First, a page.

Vietnamese-made films are slowly making their way into US theaters, generating modest but encouraging ticket sales.
Unlike Hollywood movies, which nearly always depict Vietnam at war, today's homegrown Vietnamese movies have a chance to recast the country in the imagination of American audiences.
Most focus on the challenges of modern life.
According to Megastar Cineplex, Vietnam only released 12 films in the nation's 30 domestic theaters, this year.
The dozen domestic movies competed with a slew of foreign blockbusters and only took in a small portion of this year's US$25 million in ticket sales, according to website www.boxofficemojo.com.
In the past, Vietnamese language films that travelled abroad were usually financed and produced by Vietnamese expatriates - the most famous of which, perhaps, is Cyclo a 1995 release which grossed a mere $86,620 in the US.
This year, more than 4,200 movie theaters in the US generated domestic revenues worth $11 billion. Some of that money made it to Vietnam.
Cu va se se (Owl and sparrow) by Chanh Phuong Films is considered the first international success to be written and produced by an entirely Vietnamese crew. Last year, the film generated $47,000 in ticket sales during its nine-week run in four US cinemas.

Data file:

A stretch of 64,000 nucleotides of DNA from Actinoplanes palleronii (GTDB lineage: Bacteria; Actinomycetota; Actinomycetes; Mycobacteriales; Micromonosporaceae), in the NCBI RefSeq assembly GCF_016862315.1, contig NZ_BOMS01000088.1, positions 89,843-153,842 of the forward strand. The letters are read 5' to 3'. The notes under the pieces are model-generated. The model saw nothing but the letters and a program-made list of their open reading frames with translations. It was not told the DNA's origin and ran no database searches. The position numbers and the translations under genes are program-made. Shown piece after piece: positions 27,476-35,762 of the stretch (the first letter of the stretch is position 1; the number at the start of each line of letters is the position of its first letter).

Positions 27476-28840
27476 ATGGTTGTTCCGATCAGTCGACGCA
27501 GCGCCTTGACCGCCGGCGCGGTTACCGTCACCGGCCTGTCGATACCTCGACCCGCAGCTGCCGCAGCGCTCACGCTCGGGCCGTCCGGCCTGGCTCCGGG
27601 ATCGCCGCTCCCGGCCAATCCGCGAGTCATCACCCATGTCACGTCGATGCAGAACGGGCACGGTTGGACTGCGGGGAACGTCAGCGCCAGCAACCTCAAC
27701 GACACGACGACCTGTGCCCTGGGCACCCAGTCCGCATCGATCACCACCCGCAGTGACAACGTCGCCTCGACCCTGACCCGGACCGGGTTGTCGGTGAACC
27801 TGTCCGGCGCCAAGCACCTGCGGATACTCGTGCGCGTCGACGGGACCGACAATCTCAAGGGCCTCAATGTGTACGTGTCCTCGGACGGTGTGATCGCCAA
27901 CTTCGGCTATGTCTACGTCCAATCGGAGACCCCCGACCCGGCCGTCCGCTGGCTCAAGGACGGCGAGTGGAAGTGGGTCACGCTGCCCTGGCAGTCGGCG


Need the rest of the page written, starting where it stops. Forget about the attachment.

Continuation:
According to boxofficemojo.com's statistic, Cu va se se grossed a total of $170,000 in overseas earnings which includes ticket sales in South Korea and Spain.
The film, which had a total budget of merely $50,000, has not been released here in Vietnam.
Unlike Cu va se se, which received rave reviews in the New York Times, Los Angeles Times, and New York Daily News, overseas Vietnamese director Victor Vu's Chuyen tinh xa xu (Passport to love) netted $173,000 during its seven-week run at six cinemas in the States without support from the local media.
De Mai tinh (Fool for love) the third Vietnamese US release grossed $166,000 in ticket sales. The film premiered on September 10 and is considered one of two high grossing films to be distributed by Variance Films, a firm that specializes in foreign independent releases.
At the whim of distributors
Vietnamese-language films are mostly relegated to small "art house theaters" abroad.
According to Jimmy Pham Nghiem, chairman of Chanh Phuong Films, local filmmakers need to rope in distribution companies owned by Vietnamese-Americans if they have any hopes of breaking into the lucrative market.
Nghiem said that despite finding such a distributor, films may still be rejected or replaced depending on the few distributors' preferences.
Sai Gon nhat thuc (Saigon eclipse) was scheduled to open in the US on November 12, just one week before the premier of blockbuster "Harry Potter and the Deadly Hallows."
But Indican Pictures, the distributor, conveniently delayed the release until March, 2011.
At press time, the producer had no idea when it would debut or on how many screens.